Every year, as Christmas draws near, I am taken back in time to my youth...back to high school, back to 1973. I was a junior that year, with two younger sisters, being raised by a single mother. Mom worked nights as a bartender at a respectable lounge, and I babysat every night. That's just the way it was. And so when my friend Mark asked me over to his house for a little get together the day after Thanksgiving, I told him I'd come. As long as I was home by 5:30 p.m. so Mom could leave for work on time, everything was cool.
I showed up at Mark's around 11:00 a.m. and he offered me a cola, which I accepted. That day I had several cola's, for some reason they just tasted really good. What I didn't know was that Mark was spiking my cola with 191 proof alcohol, because, he would later explain, he thought I should have some fun. Even though earlier, I made it clear to him that I had to babysit that night and therefore couldn't drink, Mark took it upon himself to help me out.
By 3:00 p.m. I was toast. In fact, I was praying to the porcelain god at that point. A half an hour later Mark and another friend, Steve, are desperately trying to get me to sober up. I've got to be home in two hours to care for my sisters, and the only thing I'm fully capable of doing at the moment is sitting on the floor, singing to the toilet bowl. So Mark and Steve come up with Plan B (Plan A was to get me drunk). First they will feed me lots of hot coffee, and then walk me outside in the fresh, cold air for a while. That outta sober me right up. What they didn't count on was my lack of cooperation. Did they honestly think I was accepting any more liquids from either of them? Get that away from me, and I am now wearing the hot coffee. Time for a change of clothes before taking me outside to walk it off. Mark's sister Jodi helps me into one of her shirts, and a pair of Mark's jeans. The shirt fits fine, the jeans however are a bit too big in the waist and I have to keep pulling them up so as not to trip over the flared legs. And now it is time for my walk.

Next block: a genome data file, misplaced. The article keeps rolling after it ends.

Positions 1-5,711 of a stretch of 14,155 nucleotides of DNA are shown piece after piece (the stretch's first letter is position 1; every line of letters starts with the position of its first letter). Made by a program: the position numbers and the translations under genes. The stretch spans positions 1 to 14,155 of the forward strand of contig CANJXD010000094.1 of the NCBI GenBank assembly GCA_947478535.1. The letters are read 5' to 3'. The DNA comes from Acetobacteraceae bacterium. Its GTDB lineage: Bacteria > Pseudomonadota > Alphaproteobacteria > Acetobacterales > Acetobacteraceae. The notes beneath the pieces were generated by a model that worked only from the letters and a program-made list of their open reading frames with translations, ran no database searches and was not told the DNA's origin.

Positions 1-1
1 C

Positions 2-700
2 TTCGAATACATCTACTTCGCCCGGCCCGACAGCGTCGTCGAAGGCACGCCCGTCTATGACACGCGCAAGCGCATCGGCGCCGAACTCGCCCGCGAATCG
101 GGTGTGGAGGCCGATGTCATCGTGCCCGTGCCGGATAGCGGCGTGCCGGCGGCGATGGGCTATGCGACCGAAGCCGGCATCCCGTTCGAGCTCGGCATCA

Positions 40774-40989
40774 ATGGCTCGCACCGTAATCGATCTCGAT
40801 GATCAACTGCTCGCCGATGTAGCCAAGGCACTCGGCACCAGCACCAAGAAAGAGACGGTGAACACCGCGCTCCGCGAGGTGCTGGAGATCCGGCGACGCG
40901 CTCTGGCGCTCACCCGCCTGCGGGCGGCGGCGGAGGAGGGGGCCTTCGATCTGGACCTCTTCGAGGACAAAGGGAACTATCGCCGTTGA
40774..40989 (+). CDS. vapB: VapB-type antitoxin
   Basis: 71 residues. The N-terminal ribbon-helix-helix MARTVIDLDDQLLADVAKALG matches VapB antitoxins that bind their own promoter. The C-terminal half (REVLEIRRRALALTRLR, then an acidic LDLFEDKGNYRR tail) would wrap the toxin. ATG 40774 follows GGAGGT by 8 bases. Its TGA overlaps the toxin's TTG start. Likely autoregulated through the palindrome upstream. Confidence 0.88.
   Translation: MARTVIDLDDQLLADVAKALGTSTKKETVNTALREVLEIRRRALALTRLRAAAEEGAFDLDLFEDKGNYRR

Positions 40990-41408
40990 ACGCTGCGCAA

Mark has me on one side, Steve on the other. I remember being very happy about something as they took me outside. Short sleeves, no coat, no shoes, it's maybe 30 degrees outside and I don't feel a thing. Neither do either of my feet because they are not working. Mark and Steve remind me how to walk, and forty-five minutes later I can manage the right...left....right...left thing without verbal cues or other assistance. Time is running out, but I'm still very drunk, and barely able to keep my eyes open.
At 5:00 p.m. Mark decided it was time to face the music and take me home. He and Steve get me in my car, and Mark gets behind the wheel. Problem is, Mark has never driven a clutch before, and my car is not an automatic. But we made it to my house, just barely in time at 5:25, and minus a clutch (Mark's house is 5 minutes from mine...maybe we could have walked faster). Mom knew the minute I stumbled in the kitchen and announced that I was home that I was stinkin' drunk, and she was hacked. I remember Mark kept apologizing, and taking the blame for my condition, telling her he spiked my cola.
But Mom was not buying his story. She told him, point blank, "Dona knew she had to babysit tonight. She knew better than to get drunk."
"But Mrs. Lannon, it's not her fault. She didn't know. I put just enough in so she couldn't taste it." Mark pleaded and begged for my mother's understanding, but his words fell on deaf ears. I was put to bed to sleep it off, while Mark agreed to watch over my sisters, and Mom left for work.
Somehow, while I slept in the basement, Mark's party got moved to my house. I woke up around midnight to loud music and a hell of a hangover. After I figured out I was home, and added everything up, I knew I was in big trouble if there was a party going on upstairs. And what about my sisters? Their room was up stairs where the party was. Who was taking care of them? By the time I reached the kitchen, I was ready to blow. I walked into the dining room, found Mark and asked him what the hell was going on. The party was getting out of hand, he didn't know half the people there, and he was getting scared. So I put a stop to it. Stop to the music, stop to the party, stop to everything. As every one finally left, I checked on my sisters. They were awake, but okay. I kissed them good-night, then helped Mark clean up the mess. Mark went home, and I went back to bed, exhausted.